3)Frankly assess.Don’t be satisfied with the status quo. Periodically ask your key people: What did we expect to 4 get out of this relationship? What are we actually getting?
4)Understand the profit drivers in your supply chain. Then consider where, why, when, and how they are taxed. Are you paying more, or less, than you should?
3 SeeUsing Contract Risk & Compliance to Manage Risk and Enhance Valueat www.deloitte.com/us/crc. 4 SeeThe Risk Intelligent Approach to Outsourcing and Offshoringat www.deloitte.com/us/RiskIntelligence.
Access to, and efficient use of, capital:In the technology industry, capital requirements continually shift as companies move through their life cycles. But regardless of the stage of development, for most tech executives, it probably feels like the acts of pursuing capital, managing cash flows, courting investors, structuring debt, and other capital-related activities consume an inordinate amount of time.
The key to channeling the ebbs and flows, minimizing the cost of capital, and eliminating the time sink lies in a Risk Intelligent analysis and planning exercise that maps development stages and major milestones against capital needs. Determining exactly when you will require an infusion will reduce treasury risk and help you balance the downside of sitting on too much cash with the risk of coming up short. A scenario-planning activity that envisions various growth trajectories is the first step toward a comprehensive treasury management plan. Always being ready to maximize a sudden opportunity is paramount.
Risk Intelligent steps for efficient access to, and use of, capital
1)Analyze based on stages of growth. The capital requirements of your company will evolve as you grow. Project what your business might look like over the next 2, 5, and 10 years (or until your anticipated liquidity event). Then identify what impact that growth will have on your need and ability to raise capital.
2)Don’t neglect the human component of capital. As part of your scenario planning, determine what your talent needs will be (in finance and elsewhere), then develop plans for recruiting, training, and promotion to meet those needs.
3)Be tax savvy. Funding isn’t only about the “when,” but also about the “where.” Structure your capital to take advantage of the most favorable tax outcomes. Where are the funds coming from? How will you get the money where it needs to be? Global companies require global tax strategies, which, in turn, require additional risk management.
The Risk Intelligent technology companyManaging risk to capture value9
Capturing value
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Mention the words “risk management” to many top technology executives and chances are their eyes will glaze over. In their view, risk management is the domain of middle managers. They believe that the C-suite is paid top dollar to create shareholder value, not to worry about inventory losses or plant safety.
Yet risk doesn’t impact only existing assets. Threats to the attainment of your business objectives are just as real and can have profound consequences in the pursuit of success. Every business strategy, goal, milestone, and aspiration has associated risks that can make the difference between success, mediocrity, and failure. Thus, it is proper to assert that risk management is — or should be — a C-suite concern.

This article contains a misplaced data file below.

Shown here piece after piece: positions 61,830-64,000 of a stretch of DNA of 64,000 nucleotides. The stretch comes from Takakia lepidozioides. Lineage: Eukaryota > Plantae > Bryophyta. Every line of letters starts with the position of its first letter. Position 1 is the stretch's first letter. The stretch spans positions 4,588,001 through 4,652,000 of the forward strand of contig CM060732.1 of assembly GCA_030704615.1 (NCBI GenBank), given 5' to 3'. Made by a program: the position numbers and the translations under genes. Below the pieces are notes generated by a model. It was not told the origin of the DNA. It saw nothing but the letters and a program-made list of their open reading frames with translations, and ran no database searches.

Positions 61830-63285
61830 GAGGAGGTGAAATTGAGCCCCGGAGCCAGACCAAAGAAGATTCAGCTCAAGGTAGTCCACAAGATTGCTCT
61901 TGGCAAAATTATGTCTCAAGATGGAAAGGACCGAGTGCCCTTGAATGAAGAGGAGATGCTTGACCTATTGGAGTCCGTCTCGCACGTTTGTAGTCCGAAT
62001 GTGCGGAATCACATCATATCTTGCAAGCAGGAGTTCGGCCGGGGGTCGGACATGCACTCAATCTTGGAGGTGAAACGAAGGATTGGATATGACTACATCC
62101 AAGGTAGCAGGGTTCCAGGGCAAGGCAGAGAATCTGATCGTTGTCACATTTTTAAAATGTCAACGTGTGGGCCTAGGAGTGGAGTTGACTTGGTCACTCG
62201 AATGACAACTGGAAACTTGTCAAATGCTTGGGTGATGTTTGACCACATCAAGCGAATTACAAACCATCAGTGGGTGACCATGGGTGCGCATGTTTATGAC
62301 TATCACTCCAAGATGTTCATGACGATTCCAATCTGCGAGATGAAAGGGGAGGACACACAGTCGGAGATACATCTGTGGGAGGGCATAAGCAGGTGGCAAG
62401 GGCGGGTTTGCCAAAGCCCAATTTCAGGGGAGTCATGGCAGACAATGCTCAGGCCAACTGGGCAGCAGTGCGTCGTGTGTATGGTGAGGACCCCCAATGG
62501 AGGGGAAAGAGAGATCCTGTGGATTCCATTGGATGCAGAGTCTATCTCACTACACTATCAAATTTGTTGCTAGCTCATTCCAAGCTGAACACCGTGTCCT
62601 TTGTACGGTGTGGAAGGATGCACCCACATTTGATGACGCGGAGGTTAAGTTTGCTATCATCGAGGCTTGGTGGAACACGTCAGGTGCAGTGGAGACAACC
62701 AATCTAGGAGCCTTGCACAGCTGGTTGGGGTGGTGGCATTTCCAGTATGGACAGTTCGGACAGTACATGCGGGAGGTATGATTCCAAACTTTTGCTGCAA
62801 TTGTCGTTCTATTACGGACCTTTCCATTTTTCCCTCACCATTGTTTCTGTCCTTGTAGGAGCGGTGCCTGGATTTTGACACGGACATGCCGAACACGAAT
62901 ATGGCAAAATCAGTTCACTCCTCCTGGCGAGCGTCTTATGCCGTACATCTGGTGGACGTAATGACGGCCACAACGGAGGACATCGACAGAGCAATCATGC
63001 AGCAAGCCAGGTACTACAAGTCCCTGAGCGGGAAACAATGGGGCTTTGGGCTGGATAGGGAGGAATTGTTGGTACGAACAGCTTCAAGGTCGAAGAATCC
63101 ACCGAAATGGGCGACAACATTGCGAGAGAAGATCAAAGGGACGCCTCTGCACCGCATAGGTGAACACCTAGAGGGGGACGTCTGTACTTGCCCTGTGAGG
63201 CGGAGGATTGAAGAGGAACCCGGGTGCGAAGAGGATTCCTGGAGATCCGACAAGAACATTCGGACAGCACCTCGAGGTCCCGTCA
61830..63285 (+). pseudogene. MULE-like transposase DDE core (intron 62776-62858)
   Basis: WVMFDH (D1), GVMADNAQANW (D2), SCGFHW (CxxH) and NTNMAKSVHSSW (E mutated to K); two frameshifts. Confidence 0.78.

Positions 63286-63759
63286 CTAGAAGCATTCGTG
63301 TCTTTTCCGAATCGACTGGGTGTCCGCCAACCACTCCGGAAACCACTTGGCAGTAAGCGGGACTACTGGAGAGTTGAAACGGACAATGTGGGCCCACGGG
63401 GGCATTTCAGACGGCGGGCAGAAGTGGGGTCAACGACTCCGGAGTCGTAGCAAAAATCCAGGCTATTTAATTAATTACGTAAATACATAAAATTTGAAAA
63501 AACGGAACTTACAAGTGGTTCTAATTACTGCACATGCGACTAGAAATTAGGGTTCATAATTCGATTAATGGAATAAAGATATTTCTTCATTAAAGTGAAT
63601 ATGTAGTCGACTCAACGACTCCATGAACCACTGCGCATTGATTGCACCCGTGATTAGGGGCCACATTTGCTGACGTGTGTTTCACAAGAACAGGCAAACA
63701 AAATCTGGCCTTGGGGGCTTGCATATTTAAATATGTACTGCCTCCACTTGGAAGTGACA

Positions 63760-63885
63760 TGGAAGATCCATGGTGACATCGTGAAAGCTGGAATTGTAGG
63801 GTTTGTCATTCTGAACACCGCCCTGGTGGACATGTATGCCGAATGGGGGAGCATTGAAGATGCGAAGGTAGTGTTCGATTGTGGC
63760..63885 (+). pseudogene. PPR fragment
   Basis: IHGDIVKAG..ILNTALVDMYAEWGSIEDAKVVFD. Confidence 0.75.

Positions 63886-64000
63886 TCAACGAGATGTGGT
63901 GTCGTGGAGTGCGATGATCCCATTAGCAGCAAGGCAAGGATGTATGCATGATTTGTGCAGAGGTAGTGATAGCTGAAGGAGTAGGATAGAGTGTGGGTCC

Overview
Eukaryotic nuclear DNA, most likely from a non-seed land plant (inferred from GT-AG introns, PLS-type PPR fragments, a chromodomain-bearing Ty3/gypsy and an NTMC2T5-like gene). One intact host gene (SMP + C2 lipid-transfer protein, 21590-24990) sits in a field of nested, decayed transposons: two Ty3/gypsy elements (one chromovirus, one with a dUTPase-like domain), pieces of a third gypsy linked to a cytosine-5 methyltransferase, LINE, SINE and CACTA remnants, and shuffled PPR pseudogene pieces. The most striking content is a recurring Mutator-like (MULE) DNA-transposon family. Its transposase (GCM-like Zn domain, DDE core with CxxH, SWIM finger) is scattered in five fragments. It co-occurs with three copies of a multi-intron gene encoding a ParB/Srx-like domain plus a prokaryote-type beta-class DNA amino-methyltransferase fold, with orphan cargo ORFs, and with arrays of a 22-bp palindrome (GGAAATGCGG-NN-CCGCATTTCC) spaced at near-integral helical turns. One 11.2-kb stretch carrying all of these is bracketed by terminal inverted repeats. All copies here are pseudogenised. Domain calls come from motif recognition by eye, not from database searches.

For most technology companies, risk management is about managing the risks you know. Risk Intelligence, on the other hand, is about managing risk when “you don’t know what you don’t know.”
Intelligent risk taking can provide a competitive edge, and with the proper risk framework in place, risk taking can flourish and pay dividends. Innovation and creativity are enhanced, because people know the bets they are placing have been vetted, that their decisions are supported, and that a safety net is in place.
The opening paragraph of this document criticized as overly simplistic the notion that only two risks face technology companies. In its stead, here’s another phrase, equally brief, but considerably more apt:
To capture value, manage risk.
Contacts
Mark Jensen U.S. Audit and Enterprise Risk Services Technology Leader Deloitte & Touche LLP +1 408 704 4790 mejensen@deloitte.com
Philip L. Asmundson Vice Chairman and U.S. Technology, Media & Telecommunications Leader Deloitte LLP +1 203 856 9295 pasmundson@deloitte.com
Donna Epps Partner Deloitte Financial Advisory Services LLP +1 214 840 7363 depps@deloitte.com
H. Schaffer Hilton National Managing Director Technology, Media & Telecommunications Deloitte Consulting LLP +1 404 631 3226 shilton@deloitte.com
Alvin L. Royse National Tax Managing Partner Technology, Media & Telecommunications Deloitte Tax LLP +1 415 783 4794 aroyse@deloitte.com
Eric L. Openshaw Vice Chairman and U.S. Technology Leader Deloitte LLP +1 714 913 1370 eopenshaw@deloitte.com
A. Scott Baret Partner Deloitte & Touche LLP +1 212 436 5456 sbaret@deloitte.com
Michael Fuchs Principal Deloitte Consulting LLP +1 212 618 4370 mfuchs@deloitte.com
Eddie Leschiutta Managing Partner Enterprise Risk Services Deloitte Canada +1 416 601 5841 eleschiutta@deloitte.ca
Orlando Setola Principal Deloitte Financial Advisory Services LLP +1 212 436 5607 osetola@deloitte.com
Henry Ristuccia Partner Governance, Risk & Regulatory Services Practice Leader Deloitte & Touche LLP +1 212 436 4244 hristuccia@deloitte.com
Rita R. Benassi Partner Deloitte Tax LLP +1 203 761 3740 rbenassi@deloitte.com
Garrett Herbert Partner Deloitte & Touche LLP +1 408 704 2975 gaherbert@deloitte.com
Sandy Pundmann Partner Deloitte & Touche LLP +1 312 486 3790 spundmann@deloitte.com